Decoupling economic growth from resource use is one of the most critical and complex challenges facing humanity today. Doing so effectively will require policies that create a conducive environment for such change, social and physical infrastructure and markets, and a profound transformation of business practices along global value chains.
Extraction of raw materials in the developing world is supporting the consumption patterns of richer nations.
The "material footprint" of an economy refers to the total amount of raw materials extracted globally—across the entire supply chain—to meet that economy's final consumption demand. People rely on such materials to meet basic needs—for food, clothing, water, shelter, infrastructure and many other aspects of life. Across much of the developing world, an increase in the material footprint is required to enhance the living standards of growing populations. At the same time, it is important to decrease reliance on raw materials and increase their recycling to reduce environmental pressure and impact.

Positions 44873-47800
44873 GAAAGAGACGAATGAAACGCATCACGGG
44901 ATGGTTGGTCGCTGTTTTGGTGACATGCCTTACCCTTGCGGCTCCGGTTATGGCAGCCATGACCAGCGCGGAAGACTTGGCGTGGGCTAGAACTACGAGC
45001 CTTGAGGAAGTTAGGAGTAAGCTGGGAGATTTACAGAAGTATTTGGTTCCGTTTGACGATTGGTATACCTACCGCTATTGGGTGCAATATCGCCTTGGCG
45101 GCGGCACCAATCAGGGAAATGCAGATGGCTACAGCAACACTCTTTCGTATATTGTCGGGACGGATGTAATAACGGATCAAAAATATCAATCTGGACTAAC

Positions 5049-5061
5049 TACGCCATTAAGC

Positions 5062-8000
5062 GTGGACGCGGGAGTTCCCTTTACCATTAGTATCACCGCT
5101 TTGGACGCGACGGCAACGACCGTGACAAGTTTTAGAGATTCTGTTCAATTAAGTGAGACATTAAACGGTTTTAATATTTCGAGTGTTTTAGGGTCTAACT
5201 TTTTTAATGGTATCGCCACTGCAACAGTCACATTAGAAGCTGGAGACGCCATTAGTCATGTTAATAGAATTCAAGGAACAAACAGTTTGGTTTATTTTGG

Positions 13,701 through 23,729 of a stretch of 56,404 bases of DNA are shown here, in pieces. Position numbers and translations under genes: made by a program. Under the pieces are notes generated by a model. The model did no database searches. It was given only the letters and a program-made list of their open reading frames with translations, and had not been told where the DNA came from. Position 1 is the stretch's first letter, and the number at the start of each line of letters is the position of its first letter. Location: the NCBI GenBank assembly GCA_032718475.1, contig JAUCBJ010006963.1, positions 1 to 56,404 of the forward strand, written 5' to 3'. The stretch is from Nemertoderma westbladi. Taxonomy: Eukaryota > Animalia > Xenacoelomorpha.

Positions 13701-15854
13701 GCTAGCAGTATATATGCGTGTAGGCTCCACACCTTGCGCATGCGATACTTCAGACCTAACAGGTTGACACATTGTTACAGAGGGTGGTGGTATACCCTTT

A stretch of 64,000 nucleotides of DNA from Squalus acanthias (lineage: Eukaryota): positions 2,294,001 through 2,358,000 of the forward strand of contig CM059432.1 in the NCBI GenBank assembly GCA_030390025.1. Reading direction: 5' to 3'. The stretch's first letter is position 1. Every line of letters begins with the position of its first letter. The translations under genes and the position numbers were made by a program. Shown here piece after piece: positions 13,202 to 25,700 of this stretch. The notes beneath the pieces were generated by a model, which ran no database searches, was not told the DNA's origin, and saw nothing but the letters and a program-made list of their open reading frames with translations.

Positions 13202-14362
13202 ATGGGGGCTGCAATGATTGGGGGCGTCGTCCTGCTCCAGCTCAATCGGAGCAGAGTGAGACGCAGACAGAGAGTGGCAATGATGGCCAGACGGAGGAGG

The per-capita material footprint of developing countries grew from five metric tons in 2000 to nine metric tons in 2017, representing a significant improvement in material standard of living. Most of the increase is attributed to a rise in the use of non-metallic minerals, pointing to growth in the areas of infrastructure and construction.
For all types of materials, developed countries have at least double the per-capita footprint of developing countries. In particular, the material footprint for fossil fuels is more than four times higher for developed than developing countries. Because fossil fuels directly impact the environment in various ways, the need to decouple their use from economic growth is key to achieving sustainable consumption and production.